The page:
When I started out in the part-time world, I was a teenager and everything about work was great. I worked at restaurants and pizza shops and always made fast friends with my coworkers if I didn’t know them already. I got a paycheck every two weeks (which was a huge deal to a kid who had never been given an allowance.) I bought a classic car that was falling apart and drank in my new-found independence.
Then I graduated high school. I went to college for a semester and worked on the weekends. It was still fun. But then the financial reality of tuition, books, and everything else set in. The only responsible choice was to find another school.
And I did, over the years. I went to a few different schools as I moved around the country. And I also held a slew of part-time jobs. When you start dealing with grown-up bills and expenses beyond going to the movies with your friends, the stress of everyday life makes you realize you’re getting paid crap and in turn resent the job that just a few years ago was so wonderful. I had a good career going in between all these part-time gigs. Which actually makes you resent having to take them on all the more. Knowing you could be doing something you love and getting paid more for it is one of the worst feelings ever.
Survey Collector–via phone
I moved a few times because of family circumstances outside of my own volition. I didn’t go kicking and screaming, but moving without the promise of a job can really throw you off for a few months. I had a hefty savings account that got us through quite a few months, but eventually I had to start looking at jobs that were less than ideal. There was a survey call center in town that said you “could” make a decent amount per an hour. They gave paid training. So I signed up.
We really were just interested in collecting surveys for polls. We didn’t ask anyone to buy anything or ask for credit card information or even their name. But people don’t hear that. They hear your script and hang up the phone. And your pay is based on how many surveys you can complete per an hour of work.
I could deal with people being rude to me. Or so I thought. One day, I went through my entire opening script, after which a man came on telling me I was on live radio and started ripping me a new one. Accusations and harsh jokes at my expense. I hung up. I tried not to cry. That was the day I started inserting a fake name into that script.
It was also the day I turned in my two weeks notice.
At my two week review (which was also a week before my last day…I know I lasted a long time at this one,) my boss called me into his office and revealed how much I was getting paid. He asked me if I was sure I wanted to quit. After seeing that number, I almost wasn’t. Apparently I had been rocking it, and he tried to encourage me to stay with suggestions of promotion and telling me these numbers were what they looked for in supervisors.
But I had already found another job. And I didn’t want to almost cry on live radio anymore.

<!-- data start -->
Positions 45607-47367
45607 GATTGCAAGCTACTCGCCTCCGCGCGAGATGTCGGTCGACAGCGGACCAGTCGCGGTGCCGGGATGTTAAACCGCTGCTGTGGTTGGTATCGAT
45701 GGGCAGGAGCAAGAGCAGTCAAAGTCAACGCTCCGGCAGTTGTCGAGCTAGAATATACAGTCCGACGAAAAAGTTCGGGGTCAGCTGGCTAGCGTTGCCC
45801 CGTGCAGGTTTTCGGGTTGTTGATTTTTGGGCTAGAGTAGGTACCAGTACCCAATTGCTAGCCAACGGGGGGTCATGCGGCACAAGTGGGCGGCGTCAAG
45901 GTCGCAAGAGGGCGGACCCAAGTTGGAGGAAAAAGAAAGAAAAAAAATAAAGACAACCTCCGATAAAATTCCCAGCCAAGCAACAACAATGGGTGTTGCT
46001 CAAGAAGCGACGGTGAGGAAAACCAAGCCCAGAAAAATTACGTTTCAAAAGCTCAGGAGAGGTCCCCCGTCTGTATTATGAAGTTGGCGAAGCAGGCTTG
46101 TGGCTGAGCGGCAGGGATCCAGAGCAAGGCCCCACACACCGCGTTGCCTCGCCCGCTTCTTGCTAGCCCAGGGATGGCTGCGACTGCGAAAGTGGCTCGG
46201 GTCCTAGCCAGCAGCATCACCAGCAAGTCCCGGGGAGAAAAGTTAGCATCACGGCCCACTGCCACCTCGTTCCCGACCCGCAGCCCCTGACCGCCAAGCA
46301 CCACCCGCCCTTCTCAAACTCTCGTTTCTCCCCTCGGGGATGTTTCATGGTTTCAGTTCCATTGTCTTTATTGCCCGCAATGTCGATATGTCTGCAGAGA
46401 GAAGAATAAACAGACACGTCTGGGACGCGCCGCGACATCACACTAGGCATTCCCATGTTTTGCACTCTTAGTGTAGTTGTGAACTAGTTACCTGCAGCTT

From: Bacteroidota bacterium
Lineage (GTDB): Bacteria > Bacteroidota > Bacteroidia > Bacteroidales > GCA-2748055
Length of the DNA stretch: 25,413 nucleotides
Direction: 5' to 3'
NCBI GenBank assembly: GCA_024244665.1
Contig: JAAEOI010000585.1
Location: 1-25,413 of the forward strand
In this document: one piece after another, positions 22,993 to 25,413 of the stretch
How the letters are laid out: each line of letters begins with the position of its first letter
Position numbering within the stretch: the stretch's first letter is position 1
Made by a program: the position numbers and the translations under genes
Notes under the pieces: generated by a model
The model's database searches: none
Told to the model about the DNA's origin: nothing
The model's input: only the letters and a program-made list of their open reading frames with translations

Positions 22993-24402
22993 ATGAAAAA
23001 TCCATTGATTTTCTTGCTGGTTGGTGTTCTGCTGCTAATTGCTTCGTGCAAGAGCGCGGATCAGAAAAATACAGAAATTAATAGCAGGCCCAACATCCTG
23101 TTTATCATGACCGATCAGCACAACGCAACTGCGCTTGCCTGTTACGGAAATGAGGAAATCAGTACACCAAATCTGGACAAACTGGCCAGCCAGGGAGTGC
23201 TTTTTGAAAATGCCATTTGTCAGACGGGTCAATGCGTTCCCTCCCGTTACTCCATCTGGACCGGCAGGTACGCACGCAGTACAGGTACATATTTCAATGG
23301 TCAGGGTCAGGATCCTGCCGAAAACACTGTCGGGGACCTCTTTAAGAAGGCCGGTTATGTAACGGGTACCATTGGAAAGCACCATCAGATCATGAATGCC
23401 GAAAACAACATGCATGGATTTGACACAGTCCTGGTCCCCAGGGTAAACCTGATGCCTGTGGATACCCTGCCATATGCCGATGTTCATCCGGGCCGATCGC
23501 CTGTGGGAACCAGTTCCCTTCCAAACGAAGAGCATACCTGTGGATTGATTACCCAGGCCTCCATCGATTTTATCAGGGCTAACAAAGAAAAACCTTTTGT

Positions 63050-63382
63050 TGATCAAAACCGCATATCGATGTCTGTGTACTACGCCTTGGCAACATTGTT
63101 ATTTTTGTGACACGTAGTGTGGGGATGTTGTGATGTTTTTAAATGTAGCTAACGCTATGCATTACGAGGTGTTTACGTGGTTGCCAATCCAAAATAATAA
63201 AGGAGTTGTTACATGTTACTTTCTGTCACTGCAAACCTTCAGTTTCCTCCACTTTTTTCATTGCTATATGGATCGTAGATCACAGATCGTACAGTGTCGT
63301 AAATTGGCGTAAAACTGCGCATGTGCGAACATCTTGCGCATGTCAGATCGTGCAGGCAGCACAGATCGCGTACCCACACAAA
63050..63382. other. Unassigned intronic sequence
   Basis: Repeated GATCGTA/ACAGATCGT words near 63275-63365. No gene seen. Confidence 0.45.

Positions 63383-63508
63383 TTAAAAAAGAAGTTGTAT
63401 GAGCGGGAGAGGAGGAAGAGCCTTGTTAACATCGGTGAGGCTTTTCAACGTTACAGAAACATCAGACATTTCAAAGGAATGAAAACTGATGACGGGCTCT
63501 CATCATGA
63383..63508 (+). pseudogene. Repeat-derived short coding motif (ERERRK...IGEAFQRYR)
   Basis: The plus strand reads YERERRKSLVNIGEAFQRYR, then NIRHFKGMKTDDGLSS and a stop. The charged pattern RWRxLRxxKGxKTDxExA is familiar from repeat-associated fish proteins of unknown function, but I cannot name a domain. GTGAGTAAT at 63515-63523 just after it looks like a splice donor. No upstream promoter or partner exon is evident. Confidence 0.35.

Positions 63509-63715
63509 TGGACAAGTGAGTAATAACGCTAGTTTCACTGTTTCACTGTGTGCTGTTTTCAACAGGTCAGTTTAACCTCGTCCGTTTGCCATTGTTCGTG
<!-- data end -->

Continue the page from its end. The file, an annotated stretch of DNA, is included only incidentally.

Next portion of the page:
The Grocery Store Clerk
From there I moved to the grocery store. I checked people out. It was pretty boring. And at the end of a shift my feet hurt like all get out. But it paid pseudo-decently for its caliber of work, and I liked most of the people there. A few months in I found a position in my field, but I stayed at the grocery store as well. Because more money couldn’t hurt.
I heard some of the managers talking a few weeks before Thanksgiving about how they would take the people with the slowest checkout time off during the holiday rush. The managers would come in and replace them. I didn’t want to be one of those people. I’m an overachiever even in a grocery store. We had our numbers (items per minute) printed out every week next to our schedules. Within a week I was second from the top. I maintained it, and was proud to be one of the competent cashiers that would stay on the week of Thanksgiving.
And then on Thanksgiving eve, this manager tapped me on the shoulder and told me to work the floor. “I have high numbers, though. There’s like five other people here who are at the bottom of the list.”
“I told you to go work the floor.”
“I don’t even know what that means. I’ve only ever checked people out.”
“Just go work the floor. Stock stuff.”
“Where is the stock room? Why can’t I just keep checking people out? I’m the second fastest person in this store.”
“You think you’re so great? You’ve been here a few months. I’ve been here twenty years.”
Maybe she had a point. But all I could think was, “Yeah, there’s no way I’m going to be here twenty years. This lady’s life is seriously pathetic.”
Before I went off, a kind new hire who had worked in another grocery store told me she’d show me how to “work the floor.” She did, and was patient enough to listen to me fume as I tore empty boxes off the shelves as she restocked them. That girl was a saint.
I put my two weeks in that night. That shift manager tried to start lunchroom drama everyday. I held my tongue. I was seriously over it. I told her she wasn’t the reason I quit; I had been working another job and this one just wasn’t fiscally worth the gas money anymore. Which was partially true. But the other part of the truth was that life is just too short to be a perfectionist working at a grocery store arguing with near middle-aged women about check-out ratios.
I’ve worked a few other part-time jobs over my adult years. Most of the others I’ve really enjoyed, mostly because of the people I’ve worked with or the content of the work itself. But the bottom line still remains: it’s often not enough money for all the effort you put in, and definitely not enough to pay the bills. I’m blessed to have found a lot of stability with family and work back in Pittsburgh. And I think the part-time gig can be a good thing for someone with a little bit of time looking for a little bit of extra money. But it can really, really suck as an adult if it’s your main source of income.
Part of Women’s Money Week 2014